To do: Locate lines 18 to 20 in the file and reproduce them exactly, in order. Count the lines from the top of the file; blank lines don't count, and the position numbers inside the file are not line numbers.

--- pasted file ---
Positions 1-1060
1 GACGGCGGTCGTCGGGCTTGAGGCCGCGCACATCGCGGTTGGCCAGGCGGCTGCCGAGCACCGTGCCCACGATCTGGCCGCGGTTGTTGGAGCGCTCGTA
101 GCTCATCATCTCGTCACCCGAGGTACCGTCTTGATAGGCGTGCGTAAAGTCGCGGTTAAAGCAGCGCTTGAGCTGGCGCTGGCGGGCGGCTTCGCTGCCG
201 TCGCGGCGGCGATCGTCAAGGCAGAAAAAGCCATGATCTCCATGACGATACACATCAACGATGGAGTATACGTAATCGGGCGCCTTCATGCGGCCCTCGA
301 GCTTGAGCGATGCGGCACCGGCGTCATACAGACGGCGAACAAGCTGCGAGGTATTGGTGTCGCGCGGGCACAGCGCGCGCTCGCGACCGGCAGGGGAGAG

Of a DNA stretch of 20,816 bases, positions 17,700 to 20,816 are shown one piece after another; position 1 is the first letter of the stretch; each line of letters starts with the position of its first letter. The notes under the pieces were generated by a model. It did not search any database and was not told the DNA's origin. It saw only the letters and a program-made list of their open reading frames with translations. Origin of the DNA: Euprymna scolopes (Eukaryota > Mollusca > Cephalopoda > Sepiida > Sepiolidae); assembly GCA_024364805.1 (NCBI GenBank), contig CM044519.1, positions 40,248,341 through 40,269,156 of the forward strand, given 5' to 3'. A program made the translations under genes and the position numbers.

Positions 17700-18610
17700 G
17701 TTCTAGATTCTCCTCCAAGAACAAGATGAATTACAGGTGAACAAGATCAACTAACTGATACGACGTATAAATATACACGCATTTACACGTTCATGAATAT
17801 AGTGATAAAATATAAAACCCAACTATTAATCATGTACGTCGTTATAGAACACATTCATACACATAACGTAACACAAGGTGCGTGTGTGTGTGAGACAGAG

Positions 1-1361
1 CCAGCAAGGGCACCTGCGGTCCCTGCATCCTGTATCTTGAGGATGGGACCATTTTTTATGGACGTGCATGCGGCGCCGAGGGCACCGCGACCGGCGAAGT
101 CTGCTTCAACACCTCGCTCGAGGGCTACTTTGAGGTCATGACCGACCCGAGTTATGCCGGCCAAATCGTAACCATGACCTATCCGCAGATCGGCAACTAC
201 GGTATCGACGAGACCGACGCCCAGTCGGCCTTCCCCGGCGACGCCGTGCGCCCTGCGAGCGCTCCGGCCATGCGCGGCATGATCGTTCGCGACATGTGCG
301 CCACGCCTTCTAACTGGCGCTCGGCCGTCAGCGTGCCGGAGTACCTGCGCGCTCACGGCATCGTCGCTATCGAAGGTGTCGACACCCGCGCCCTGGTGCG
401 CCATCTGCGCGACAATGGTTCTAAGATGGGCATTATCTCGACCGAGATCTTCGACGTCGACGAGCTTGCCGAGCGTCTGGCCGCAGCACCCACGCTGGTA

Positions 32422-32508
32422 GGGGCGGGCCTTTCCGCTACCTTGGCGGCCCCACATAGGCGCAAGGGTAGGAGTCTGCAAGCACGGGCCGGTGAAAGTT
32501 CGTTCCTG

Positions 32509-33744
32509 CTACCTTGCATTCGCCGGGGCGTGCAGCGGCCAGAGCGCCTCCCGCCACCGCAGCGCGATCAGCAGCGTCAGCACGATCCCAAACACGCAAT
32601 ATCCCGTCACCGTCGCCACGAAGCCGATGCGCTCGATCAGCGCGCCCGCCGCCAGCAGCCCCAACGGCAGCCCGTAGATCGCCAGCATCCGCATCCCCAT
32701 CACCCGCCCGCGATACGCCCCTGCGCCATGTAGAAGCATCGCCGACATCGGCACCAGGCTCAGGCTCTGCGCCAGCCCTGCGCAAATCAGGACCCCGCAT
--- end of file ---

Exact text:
32422 GGGGCGGGCCTTTCCGCTACCTTGGCGGCCCCACATAGGCGCAAGGGTAGGAGTCTGCAAGCACGGGCCGGTGAAAGTT
32501 CGTTCCTG

Positions 32509-33744